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I have some confusion that i would like to clarify. The product in cohomology is not the cup product $\smile$ but it is another product $*$ that is constructed from cup product. Indeed wrinte $H^\bullet(X;R) = \bigoplus_{k\in\mathbb{N}} H^k(X; R)$ then an element $x$ in $H^\bullet(X;R)$ is of the form $x=x_0+x_1+x_2+\cdots $ where each $x_i\in H^i(X;R)$ hence the product of two elements $x$ and $y$ in $H^*(X;R)$ is a mutliplication $*$ defined via cup product as follows (we take an example $x=x_1+x_2$ and $y=y_2+y_3$)

$x*y=(x_1+x_2)*(y_2+y_3)=x_1\smile y_2 + x_1\smile y_3+ x_2\smile y_2+x_2\smile y_3$ is this correct?

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Yes. (filler..) –  Gunnar Magnusson Dec 13 '12 at 14:11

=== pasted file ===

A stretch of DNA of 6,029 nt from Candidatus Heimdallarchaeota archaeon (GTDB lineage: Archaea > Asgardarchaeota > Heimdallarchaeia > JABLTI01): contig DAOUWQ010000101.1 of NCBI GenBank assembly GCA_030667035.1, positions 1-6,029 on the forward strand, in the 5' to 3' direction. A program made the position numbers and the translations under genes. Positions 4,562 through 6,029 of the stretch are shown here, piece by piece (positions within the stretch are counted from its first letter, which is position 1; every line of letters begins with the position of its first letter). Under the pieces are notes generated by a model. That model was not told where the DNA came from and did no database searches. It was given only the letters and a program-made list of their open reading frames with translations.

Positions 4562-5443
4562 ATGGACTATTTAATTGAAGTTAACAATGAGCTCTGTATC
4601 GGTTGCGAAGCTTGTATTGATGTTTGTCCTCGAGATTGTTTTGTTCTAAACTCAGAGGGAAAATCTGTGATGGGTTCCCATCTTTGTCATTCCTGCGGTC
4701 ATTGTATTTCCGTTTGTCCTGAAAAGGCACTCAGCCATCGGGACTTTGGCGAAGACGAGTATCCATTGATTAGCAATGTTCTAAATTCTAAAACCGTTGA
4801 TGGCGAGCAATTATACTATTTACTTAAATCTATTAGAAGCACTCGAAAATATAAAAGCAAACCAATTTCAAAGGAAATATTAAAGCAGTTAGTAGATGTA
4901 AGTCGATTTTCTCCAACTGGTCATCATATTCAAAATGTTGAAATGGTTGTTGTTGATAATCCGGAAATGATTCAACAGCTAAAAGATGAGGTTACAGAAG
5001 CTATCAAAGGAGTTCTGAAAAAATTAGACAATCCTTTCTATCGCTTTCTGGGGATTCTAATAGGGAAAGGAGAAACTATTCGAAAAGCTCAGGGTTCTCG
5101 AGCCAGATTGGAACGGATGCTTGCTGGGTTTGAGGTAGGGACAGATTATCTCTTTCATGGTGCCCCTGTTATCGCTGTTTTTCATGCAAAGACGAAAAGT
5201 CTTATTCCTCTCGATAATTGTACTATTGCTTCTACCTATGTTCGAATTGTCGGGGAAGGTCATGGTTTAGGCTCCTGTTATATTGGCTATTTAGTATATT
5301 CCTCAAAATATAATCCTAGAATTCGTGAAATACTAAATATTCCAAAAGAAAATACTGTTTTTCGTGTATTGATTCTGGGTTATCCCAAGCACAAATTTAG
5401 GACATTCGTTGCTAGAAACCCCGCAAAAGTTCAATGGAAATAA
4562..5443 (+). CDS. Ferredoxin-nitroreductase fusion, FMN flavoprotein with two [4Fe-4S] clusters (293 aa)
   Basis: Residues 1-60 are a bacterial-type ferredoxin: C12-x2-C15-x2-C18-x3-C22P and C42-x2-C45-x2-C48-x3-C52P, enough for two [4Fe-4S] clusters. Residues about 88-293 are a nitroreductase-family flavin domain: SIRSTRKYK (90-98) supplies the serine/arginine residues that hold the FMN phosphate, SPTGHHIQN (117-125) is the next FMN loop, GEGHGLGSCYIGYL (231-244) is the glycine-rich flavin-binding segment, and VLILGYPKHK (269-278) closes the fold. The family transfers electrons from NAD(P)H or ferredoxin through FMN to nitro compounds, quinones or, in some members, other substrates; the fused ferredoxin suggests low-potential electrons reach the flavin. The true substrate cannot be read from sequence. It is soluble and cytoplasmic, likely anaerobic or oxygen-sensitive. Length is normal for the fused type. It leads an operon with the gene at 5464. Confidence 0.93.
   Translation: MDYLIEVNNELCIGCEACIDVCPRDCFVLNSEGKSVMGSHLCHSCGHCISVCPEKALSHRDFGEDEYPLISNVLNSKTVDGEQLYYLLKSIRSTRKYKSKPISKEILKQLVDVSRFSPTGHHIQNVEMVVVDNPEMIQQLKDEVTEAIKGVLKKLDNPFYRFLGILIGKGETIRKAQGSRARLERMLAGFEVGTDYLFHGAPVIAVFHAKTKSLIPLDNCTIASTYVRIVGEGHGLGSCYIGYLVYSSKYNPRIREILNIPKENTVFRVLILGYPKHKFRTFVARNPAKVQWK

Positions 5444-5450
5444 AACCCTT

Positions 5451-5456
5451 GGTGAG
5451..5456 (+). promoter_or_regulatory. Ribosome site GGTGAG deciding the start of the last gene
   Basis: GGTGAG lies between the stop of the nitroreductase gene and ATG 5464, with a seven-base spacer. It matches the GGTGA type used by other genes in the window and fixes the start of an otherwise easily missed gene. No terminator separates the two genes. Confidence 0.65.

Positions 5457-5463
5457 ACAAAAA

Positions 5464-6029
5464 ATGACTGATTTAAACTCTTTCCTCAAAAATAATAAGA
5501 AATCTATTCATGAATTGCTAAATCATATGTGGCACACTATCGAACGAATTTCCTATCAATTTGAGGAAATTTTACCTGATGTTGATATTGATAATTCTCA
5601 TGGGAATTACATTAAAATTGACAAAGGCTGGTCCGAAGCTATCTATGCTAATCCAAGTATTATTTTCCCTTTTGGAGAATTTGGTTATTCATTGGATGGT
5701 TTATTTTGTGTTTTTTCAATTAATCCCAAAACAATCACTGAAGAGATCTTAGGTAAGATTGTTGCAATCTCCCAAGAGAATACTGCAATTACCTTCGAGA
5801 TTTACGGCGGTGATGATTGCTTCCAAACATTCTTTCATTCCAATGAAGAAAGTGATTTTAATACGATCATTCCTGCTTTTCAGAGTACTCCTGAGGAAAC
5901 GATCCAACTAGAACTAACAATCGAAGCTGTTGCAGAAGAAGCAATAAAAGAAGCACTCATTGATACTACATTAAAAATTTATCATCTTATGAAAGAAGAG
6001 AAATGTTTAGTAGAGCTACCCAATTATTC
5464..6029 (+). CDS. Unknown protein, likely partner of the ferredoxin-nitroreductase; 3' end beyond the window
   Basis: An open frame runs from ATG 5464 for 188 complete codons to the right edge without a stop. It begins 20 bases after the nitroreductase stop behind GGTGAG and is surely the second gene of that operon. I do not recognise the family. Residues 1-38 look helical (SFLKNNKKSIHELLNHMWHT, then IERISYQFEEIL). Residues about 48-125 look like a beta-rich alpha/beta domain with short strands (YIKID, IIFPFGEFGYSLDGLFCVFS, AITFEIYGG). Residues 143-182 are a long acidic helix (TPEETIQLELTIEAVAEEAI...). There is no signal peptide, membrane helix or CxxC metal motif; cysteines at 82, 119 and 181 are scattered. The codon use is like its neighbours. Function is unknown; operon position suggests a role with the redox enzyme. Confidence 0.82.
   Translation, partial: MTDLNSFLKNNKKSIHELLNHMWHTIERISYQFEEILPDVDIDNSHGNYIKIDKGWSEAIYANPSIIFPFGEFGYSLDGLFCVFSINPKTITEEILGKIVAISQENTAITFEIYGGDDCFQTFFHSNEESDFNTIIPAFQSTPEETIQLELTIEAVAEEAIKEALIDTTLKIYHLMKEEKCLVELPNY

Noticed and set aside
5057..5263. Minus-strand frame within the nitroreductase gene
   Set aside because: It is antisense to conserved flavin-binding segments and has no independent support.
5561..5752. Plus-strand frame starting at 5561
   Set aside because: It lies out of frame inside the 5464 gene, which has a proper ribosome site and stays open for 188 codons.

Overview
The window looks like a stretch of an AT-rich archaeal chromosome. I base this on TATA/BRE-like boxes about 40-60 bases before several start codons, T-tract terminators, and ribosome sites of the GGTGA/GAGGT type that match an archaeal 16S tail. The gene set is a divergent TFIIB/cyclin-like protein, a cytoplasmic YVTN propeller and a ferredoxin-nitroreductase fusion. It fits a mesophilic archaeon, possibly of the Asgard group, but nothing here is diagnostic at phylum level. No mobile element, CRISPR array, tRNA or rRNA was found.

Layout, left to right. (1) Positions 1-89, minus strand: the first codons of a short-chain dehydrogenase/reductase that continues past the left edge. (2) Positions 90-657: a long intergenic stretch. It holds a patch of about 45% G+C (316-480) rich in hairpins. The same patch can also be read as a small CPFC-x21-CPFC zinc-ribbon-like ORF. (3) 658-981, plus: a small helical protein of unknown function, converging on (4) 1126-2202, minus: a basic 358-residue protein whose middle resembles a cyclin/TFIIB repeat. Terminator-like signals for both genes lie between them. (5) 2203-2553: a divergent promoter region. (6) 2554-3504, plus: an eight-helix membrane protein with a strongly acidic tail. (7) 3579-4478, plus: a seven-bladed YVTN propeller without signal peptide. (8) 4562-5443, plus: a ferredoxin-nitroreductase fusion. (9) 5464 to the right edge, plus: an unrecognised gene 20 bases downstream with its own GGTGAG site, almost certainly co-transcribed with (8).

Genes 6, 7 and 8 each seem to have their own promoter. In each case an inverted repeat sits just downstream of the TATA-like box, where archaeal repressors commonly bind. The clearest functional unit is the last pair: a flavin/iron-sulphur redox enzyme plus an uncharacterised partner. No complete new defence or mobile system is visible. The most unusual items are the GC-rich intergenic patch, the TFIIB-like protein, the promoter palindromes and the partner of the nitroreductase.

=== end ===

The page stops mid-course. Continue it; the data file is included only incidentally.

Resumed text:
1 Answer 1

The multiplication on the left-hand side is the multiplication in the ring $H^\ast(X)$. Elements in this ring consist of linear combinations of cocycles of certain degrees. So we expect the multiplication to take in two such elements and return another, just as in your example.

The cup product $\cup$ is not a ring multiplication. Given $p,q$, it's a bilinear pairing on abelian groups: $H^p(X)\times H^q(X)\to H^{p+q}(X)$. It takes in a p-cocycle and a q-cocycle and spits out a (p+q)-degree cocycle.

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